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Monthly Archives: April 2011

I tend to think that accelerated communication technologies (the internet and cell phones) have barely begun to reshape the world to their full extent.  We’ve seen highly disruptive business models emerge, and I anticipate further innovation will continue.  The internet has changed the political landscape both in the West and the developing world.  The drastic reduction in the cost and lag-time of communication is probably the most important force affecting the world right now.

A while back, Robin Hanson posted a link about potential ways for humans to co-ordinate behavior.  He makes a strange argument saying that government’s failure to enact certain types of co-ordination he envisions demonstrates that the purpose of government is not to enact co-ordination.

Some of his failed co-ordination examples are strange; he seems to think people would be better off were there fewer genres of music.  But for his non-strange ideas, I see them not as strikes against government, but rather, business opportunities.  If I identified a type of co-ordination that I thought would create gains, I wouldn’t look to government to enact it; I’d think about building a business to facilitate it.

Co-ordination requires aggregation of knowledge and commitment of behaviors.  Government can do both, but the internet can do them better.  If Hanson thinks Americans would benefit from moving to warmer climates, but lack the co-ordination to do so, I have a business idea for him.  If he wants to see greater incentives for innovation, I have another idea for him.  And if Hanson really thinks the path to reduced scarcity of music is to encourage musicians to not diversify or innovative, I could also design that business.

I’m generally sympathetic to the idea of ramping down the drug war in the west.  I grant that drug use is, for the most part, a victimless crime; that the drug war is very expensive; and that it empowers criminal organizations that do really bad things.  An end result of legalized, regulated, taxed drugs and weakened criminal organizations sounds good.  But I suspect it will be very hard to get there, and that carefree attempts to do so will backfire horribly.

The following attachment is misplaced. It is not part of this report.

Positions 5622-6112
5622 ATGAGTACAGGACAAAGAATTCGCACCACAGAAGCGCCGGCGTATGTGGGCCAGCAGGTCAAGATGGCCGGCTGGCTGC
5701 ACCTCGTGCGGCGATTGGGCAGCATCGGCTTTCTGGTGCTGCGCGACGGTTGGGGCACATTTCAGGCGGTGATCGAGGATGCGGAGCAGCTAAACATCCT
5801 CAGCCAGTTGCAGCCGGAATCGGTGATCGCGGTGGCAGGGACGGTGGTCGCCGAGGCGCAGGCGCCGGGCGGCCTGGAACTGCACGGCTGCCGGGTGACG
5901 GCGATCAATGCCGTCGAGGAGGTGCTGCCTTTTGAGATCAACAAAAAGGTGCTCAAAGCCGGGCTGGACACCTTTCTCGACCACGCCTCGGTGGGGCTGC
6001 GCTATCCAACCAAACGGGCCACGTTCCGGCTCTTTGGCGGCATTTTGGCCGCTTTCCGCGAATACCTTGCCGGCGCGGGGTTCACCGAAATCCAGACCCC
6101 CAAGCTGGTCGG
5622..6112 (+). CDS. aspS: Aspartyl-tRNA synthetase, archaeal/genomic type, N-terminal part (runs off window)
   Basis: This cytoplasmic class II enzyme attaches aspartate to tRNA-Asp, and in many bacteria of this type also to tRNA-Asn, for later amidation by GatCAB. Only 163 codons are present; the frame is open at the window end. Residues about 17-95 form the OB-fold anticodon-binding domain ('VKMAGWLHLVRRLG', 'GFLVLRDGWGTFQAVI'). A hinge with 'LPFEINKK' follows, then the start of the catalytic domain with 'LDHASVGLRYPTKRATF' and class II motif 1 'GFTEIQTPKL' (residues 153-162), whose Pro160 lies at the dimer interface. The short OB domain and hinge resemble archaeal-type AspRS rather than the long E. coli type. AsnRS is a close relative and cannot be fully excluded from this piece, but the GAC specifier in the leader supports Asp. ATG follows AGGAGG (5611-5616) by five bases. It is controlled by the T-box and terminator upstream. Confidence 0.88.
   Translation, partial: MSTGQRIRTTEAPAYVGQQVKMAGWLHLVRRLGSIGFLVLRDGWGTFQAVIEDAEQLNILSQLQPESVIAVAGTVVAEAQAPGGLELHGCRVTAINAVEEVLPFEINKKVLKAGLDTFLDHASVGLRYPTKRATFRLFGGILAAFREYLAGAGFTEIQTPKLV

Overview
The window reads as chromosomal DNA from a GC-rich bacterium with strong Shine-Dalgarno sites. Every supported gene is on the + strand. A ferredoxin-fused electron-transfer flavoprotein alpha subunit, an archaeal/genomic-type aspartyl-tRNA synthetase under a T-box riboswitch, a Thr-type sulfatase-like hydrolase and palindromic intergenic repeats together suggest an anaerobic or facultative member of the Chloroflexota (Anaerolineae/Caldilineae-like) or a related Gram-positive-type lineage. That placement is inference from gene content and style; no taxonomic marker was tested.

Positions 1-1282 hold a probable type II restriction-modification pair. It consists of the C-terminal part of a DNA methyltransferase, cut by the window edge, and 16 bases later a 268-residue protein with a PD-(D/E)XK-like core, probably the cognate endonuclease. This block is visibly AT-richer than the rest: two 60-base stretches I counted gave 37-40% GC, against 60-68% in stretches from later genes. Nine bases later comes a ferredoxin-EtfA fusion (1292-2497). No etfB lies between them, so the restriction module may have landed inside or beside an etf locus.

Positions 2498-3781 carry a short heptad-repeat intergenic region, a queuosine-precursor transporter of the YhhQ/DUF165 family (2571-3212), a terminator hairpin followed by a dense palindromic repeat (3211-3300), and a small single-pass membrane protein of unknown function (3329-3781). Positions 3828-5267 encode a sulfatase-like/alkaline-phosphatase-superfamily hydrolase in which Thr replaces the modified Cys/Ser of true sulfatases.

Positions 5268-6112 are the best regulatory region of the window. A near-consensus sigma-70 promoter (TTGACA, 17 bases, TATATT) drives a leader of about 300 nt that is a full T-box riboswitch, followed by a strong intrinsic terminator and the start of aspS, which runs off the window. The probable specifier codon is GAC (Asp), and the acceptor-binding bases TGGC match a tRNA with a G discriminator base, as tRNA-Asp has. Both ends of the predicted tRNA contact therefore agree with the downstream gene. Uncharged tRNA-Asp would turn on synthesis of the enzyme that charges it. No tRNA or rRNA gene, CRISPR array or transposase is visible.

Consider Connor Friedersdorf, framing costs of the drug war:

Would you rather legalize most drugs… or see the equivalent carnage of four 9/11s happen every year from fighting the black market? That isn’t a hypothetical. It’s a real choice…Would you rather legalize drugs…or risk that the sort of violence seen in Mexico will spread into the United States, corrupting our police departments, and ravaging our cities? Perhaps that won’t ever happen. But if you’re confident that it won’t happen I would like to know why.

I’m not confident that Mexican drug violence and corruption won’t spread to the United States.  It’s a real risk, and I favor policies designed to minimize it.  Having said that, I think the actors most likely to cause this spread are existing criminal organizations.  I think the best way to encourage existing criminal organizations to do so is to piss them off.  And I think the best way to piss them off is to cut off their revenue stream, by legalizing drugs.  I worry that Friedersdorf is advocating a policy that will result in the bad consequences he want to avoid.

What drug legalization advocates want to do, is to go back in time and stop the drug war before it started, thereby preventing criminal organizations from growing as strong as they have.  But given that these organizations do exist, it’s irresponsible to assume they’ll happily wither away when drugs are legalized.  The net effects of drug legalization in the West are highly dependent on how powerful criminal organizations respond, and I’ve seen little analysis trying to address this question.